I also know that believing survivors and engaging in patient, compassionate listening - that was absolutely necessary given what they’d been through with the police department, with law enforcement.
Sammy: Penny reported her assault to the Sacramento Police Department in the spring of 2018. When she reached out to us a year later, she was still deeply shaken by the experience.
Penny: It just so deeply destroyed my sense of safety that I had. The way that I’d thought about the world is sort of ‘there are bad people and bad things happen sometimes, and then there’s someone to help and there’s a safe place to go to.’ And once the police had blown me off and told me it was my fault that I was raped, I felt like there was nowhere that I could go to be safe.
I developed a fear of the police after that happened. And so every time I saw a police car or a police officer I would have a panic attack, because it was so traumatic for me.
Sammy: Penny says reporting her assault was difficult at every step. First, she called the Sacramento Police’s non-emergency line and asked for a VAWA exam — it stands for Violence Against Women Act — but there was some confusion.
Dispatch: V-A-W-A — I don’t know what that is. Is that like an evidentiary rape exam? Or have you made a report?”
Sammy: Then she had to figure out where she could go to give her statement.
Penny: Is there a place where I can go?
Dispatch: We have stations but the officers aren’t at the stations, and on a report call, a cold report call, it’s probably going to take a while.
Penny: How long?
Dispatch: It could take hours.
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Sammy: And when she finally got to the police station, she says the officer who took her report made her feel blamed and dismissed. Penny never heard back from a detective about her case.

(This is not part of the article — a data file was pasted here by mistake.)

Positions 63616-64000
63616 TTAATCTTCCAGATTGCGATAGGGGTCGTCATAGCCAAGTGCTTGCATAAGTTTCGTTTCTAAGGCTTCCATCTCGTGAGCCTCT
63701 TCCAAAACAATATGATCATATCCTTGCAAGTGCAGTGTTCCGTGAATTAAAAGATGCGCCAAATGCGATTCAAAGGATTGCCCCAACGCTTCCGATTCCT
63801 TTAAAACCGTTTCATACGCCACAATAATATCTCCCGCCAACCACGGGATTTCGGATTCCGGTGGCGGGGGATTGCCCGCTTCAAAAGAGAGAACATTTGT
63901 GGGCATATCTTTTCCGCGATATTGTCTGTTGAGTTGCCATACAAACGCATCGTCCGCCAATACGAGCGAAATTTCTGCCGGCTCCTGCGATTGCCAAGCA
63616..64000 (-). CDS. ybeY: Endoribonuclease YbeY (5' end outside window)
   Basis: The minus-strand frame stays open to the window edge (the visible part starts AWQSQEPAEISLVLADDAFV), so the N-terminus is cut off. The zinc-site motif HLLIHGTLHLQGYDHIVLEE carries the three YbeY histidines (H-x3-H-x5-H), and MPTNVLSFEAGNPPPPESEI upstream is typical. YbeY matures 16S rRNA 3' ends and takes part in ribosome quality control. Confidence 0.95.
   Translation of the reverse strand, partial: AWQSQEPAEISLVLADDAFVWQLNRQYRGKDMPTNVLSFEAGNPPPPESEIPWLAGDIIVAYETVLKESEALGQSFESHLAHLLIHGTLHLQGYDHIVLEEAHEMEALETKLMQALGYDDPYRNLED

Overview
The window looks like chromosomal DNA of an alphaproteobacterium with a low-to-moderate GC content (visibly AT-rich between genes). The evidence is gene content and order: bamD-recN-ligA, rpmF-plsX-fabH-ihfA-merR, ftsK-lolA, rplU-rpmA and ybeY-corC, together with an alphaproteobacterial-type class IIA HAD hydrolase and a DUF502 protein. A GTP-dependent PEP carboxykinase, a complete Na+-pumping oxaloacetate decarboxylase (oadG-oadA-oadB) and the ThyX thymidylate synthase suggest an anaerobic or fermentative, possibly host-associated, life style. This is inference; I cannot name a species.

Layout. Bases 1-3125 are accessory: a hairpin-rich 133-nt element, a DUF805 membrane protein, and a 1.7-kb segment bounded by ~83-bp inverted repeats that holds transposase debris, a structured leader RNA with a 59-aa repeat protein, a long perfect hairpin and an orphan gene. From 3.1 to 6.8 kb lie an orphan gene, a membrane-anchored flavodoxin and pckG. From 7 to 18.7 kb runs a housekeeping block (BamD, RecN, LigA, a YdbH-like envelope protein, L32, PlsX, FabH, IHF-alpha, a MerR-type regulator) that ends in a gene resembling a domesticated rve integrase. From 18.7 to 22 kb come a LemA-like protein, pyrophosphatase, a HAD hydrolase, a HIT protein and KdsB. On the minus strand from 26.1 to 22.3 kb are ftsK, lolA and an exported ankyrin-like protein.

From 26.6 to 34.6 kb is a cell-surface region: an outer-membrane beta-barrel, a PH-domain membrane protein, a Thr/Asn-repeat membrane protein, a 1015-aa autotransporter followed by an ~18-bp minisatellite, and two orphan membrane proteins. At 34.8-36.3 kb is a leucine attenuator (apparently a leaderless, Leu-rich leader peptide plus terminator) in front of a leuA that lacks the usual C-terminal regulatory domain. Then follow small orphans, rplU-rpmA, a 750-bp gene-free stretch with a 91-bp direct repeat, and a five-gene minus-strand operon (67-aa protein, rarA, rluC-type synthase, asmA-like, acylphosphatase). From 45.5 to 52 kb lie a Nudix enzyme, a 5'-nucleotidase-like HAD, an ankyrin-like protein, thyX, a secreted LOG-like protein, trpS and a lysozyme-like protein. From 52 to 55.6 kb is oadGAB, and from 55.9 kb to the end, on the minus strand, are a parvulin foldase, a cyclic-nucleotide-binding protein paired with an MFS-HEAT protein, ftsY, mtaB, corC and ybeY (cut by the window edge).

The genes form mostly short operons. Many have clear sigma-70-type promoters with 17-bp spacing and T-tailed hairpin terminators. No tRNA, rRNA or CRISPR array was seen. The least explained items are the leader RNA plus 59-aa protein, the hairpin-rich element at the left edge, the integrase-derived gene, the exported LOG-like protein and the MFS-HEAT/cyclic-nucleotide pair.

Penny: I don’t even have the words to describe really what it is like when the police tell you that you weren’t raped-slash-it was your fault. It was just simply devastating for me.
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Sammy: Penny did choose to go to the police, but many survivors don’t, especially survivors of color. Penny describes herself as biracial, and she says that made her even more wary about going in.
Penny: If you’ve seen on the news the police hurting African American people who have done nothing wrong, why would you go to the police and tell them that you’ve been raped? It might be that they dismiss you or ignore you. It might be that they accuse you of having done something wrong.
Maybe something even worse happens to you when you go to the police. It’s a huge risk as an African American person to put yourself in a situation where you’re around the police.
Sammy: I looked into this, and I found a study from the Department of Justice showing that for every Black woman who reports a rape, another 15 don’t.
Leaders from other marginalized groups told us that this is a common problem in immigrant communities, and among people who are LGBTQ. These survivors are afraid to go to law enforcement. It’s not seen as a place to seek help.
And that’s partly because of something that lots of assault survivors talked to me about: a fear of not being believed.
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Sammy: This is something I can’t emphasize enough.